There is no question at this point in our medical knowledge that health behaviors play a prominent role in morbidity and mortality from cancer and other diseases. The seminal paper by McGinnis and Foege Actual causes of death in the United States in 1993 did a great deal to put health behaviors on the map as significant public health problems. In their analysis, the authors concluded that approximately half of all deaths are due to health behaviors. The three most prominent behaviors in their analysis, tobacco (19%), diet and physical activity patterns (14%), and alcohol (5%), could be linked to more than one-third of all deaths in 1990.1 A reanalysis of the same question reached basically the same conclusions using data from the year 2000.2 This chapter takes a similar examination of the available evidence for the most common health behaviors that are implicated as contributing to cancer. We focus the analysis on tobacco use, diet, physical activity, being overweight, and sun exposure, as each is quite common and has been the subject of significant study. For each behavior, this chapter discusses one or more cancers with which the behavior is purported to be associated, yet the discussion focuses on behaviors, rather than cancers. For each behavior, this chapter examines (1) the evidence linking changes in the health behaviors to reducing cancer morbidity and mortality, (2) the effectiveness of physician counseling as a commonly used method of behavior modification, (3) the recommendations of professional groups regarding what individuals can do to improve these health behaviors, and (4) methods for improving the quality of physician counseling for behavior modification.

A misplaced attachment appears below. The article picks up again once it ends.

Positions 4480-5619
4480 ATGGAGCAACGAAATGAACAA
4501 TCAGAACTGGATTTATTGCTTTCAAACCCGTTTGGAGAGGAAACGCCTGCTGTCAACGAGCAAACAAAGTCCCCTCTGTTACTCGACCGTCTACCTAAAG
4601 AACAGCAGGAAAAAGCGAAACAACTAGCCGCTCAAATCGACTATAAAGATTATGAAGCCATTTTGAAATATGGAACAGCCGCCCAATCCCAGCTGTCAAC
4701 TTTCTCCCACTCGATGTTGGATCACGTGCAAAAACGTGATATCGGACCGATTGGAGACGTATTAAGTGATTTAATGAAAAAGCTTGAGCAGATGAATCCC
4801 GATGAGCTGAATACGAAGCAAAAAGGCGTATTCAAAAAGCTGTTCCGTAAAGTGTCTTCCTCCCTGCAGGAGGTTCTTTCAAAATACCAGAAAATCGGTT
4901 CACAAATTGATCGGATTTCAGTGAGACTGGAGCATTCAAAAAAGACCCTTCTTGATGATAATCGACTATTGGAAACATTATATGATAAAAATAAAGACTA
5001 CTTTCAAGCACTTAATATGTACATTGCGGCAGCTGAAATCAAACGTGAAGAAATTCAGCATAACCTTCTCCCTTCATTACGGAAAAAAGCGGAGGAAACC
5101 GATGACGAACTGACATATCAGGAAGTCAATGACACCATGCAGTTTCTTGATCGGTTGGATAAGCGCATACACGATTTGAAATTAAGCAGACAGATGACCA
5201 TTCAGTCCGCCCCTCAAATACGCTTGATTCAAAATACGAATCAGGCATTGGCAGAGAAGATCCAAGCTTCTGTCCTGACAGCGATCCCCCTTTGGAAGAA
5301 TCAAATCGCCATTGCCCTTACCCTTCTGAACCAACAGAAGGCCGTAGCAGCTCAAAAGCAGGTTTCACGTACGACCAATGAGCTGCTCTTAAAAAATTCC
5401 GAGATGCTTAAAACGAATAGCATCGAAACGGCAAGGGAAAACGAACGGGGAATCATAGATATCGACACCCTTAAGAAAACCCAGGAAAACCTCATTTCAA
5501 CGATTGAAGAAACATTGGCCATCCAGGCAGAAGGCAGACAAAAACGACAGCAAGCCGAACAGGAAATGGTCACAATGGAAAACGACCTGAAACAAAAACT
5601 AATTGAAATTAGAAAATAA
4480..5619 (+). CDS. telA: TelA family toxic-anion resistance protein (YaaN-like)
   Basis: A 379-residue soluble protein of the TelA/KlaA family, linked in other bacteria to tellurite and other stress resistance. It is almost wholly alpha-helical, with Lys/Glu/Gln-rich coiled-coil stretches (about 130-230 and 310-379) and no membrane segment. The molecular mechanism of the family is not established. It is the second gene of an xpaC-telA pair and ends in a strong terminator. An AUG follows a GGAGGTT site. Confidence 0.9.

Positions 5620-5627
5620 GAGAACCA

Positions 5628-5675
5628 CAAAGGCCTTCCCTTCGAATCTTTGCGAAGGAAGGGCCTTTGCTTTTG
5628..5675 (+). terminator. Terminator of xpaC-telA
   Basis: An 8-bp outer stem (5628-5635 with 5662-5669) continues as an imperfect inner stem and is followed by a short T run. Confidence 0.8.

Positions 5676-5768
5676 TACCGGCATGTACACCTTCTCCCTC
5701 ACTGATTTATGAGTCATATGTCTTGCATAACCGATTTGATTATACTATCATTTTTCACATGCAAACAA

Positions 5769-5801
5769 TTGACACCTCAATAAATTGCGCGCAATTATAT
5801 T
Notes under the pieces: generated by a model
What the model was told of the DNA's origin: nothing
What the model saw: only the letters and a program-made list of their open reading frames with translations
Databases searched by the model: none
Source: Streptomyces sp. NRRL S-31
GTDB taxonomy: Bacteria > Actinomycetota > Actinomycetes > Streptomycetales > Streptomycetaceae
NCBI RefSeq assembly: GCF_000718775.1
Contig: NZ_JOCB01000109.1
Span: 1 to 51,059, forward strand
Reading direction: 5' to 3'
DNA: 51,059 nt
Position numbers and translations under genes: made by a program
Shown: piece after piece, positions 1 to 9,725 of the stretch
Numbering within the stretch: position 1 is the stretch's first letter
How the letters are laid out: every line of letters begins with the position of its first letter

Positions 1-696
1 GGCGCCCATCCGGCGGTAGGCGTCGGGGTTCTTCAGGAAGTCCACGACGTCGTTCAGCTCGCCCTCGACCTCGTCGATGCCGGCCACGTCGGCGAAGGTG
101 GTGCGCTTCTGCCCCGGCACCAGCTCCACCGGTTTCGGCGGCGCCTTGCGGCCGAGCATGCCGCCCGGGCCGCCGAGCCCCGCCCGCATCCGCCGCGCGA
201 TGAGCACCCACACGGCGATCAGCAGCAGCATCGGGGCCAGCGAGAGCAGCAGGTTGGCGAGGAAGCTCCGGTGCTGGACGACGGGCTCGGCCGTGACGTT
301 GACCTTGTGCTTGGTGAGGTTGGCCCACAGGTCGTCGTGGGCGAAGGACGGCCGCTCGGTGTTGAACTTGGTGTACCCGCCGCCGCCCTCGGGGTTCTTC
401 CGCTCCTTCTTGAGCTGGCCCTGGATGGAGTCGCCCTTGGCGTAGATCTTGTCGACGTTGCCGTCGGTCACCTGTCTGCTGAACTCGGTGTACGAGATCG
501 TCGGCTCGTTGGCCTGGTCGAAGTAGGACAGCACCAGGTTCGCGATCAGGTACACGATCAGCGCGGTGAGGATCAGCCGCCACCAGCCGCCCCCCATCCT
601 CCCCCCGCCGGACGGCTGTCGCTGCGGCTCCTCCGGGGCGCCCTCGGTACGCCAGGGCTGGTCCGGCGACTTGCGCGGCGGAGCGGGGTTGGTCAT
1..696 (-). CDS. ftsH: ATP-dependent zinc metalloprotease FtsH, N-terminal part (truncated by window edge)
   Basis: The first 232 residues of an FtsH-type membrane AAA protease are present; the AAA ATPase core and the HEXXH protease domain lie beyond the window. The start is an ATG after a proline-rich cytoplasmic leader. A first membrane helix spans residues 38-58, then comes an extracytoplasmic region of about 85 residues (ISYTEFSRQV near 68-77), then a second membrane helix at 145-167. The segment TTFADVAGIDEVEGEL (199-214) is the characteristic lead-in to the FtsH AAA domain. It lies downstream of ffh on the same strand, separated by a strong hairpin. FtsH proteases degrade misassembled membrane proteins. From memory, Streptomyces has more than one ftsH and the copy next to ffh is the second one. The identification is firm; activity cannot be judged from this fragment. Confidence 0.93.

All Science Journal Classification (ASJC) codes